Perhaps better known in film circles for his astonishing feature debut, 2008’s comedy-thriller In Bruges, those familiar with Irish playwrite Martin McDonagh’s extensive theatre work are well aware that he’s no one-trick pony.
Originally performed in 1996, The Beauty Queen of Leenane opens in the kitchen of Mag (Carole Dance), a housebound old woman whose daily routine consists of consuming bowls of Complan, drinking tea and watching Australian soaps on TV.
Meg is looked after by daughter Maureen (Alice Selwyn) whose life has taken a distinctly unfortunate turn as she ensures her mother has everything she needs while looking after their rural farm.
When local lad Pato (Paul Boyle) returns to the village to see off some friends, he and Maureen meet, have a one night stand and set in motion a chain of events which will see mother and daughter finally face their feelings once and for all.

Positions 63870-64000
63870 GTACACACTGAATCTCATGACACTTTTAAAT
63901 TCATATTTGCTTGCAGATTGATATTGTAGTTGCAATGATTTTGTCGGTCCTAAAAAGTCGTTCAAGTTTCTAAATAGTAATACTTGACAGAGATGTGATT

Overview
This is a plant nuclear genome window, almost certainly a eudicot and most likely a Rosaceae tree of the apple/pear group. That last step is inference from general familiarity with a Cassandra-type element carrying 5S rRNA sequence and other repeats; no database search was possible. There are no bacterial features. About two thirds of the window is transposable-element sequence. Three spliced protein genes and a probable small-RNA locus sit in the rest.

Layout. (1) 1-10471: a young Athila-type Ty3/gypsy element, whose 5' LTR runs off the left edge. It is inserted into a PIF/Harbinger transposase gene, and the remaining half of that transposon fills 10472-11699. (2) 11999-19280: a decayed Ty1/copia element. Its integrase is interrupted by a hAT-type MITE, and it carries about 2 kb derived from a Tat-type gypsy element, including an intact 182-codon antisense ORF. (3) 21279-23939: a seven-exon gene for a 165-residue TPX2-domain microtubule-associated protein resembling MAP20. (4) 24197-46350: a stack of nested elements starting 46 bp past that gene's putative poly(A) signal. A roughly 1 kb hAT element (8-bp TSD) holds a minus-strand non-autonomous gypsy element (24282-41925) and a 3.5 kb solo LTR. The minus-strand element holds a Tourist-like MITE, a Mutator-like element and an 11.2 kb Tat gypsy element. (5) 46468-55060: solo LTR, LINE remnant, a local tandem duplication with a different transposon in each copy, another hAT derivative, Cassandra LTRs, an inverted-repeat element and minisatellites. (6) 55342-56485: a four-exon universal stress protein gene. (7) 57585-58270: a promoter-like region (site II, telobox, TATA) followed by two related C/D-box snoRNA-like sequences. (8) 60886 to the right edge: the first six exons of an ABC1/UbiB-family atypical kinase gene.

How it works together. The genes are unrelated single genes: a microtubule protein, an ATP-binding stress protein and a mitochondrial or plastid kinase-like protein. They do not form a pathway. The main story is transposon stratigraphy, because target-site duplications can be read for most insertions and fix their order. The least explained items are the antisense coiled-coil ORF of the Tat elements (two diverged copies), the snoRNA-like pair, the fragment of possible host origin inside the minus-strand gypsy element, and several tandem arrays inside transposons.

Starting out like a darker version of Steptoe and Son (though take away the laughter track and even Steptoe is a tragedy) with mother trapping daughter in a kind of purgatory with no easy escape route, Beauty Queen soon adds layers to the story that makes it more than a comedy.
Setting up his characters and their foibles, McDonagh then starts to turn what we know on its head as ancillary characters are introduced to the mix and new revelations are unveiled.
The appearance of Pato is a welcome one, his kind nature at odds with the bizarre family life he’s wandered into after a night of passion. There’s also a superb comic turn from Alan DeVally as dim-witted Ray, his discussion of Kimberley biscuits, Sons & Daughters and pokers grounding the story in some kind of reality.
With audience loyalties changing from scene to scene and the plot refusing to stop twisting until the final moments, this is a perfectly formed production which, unlike Maureen’s daily tasks, never becomes a chore.
The Beauty Queen of Leenane tours until 28 November – visit the London Classic Theatre website for dates.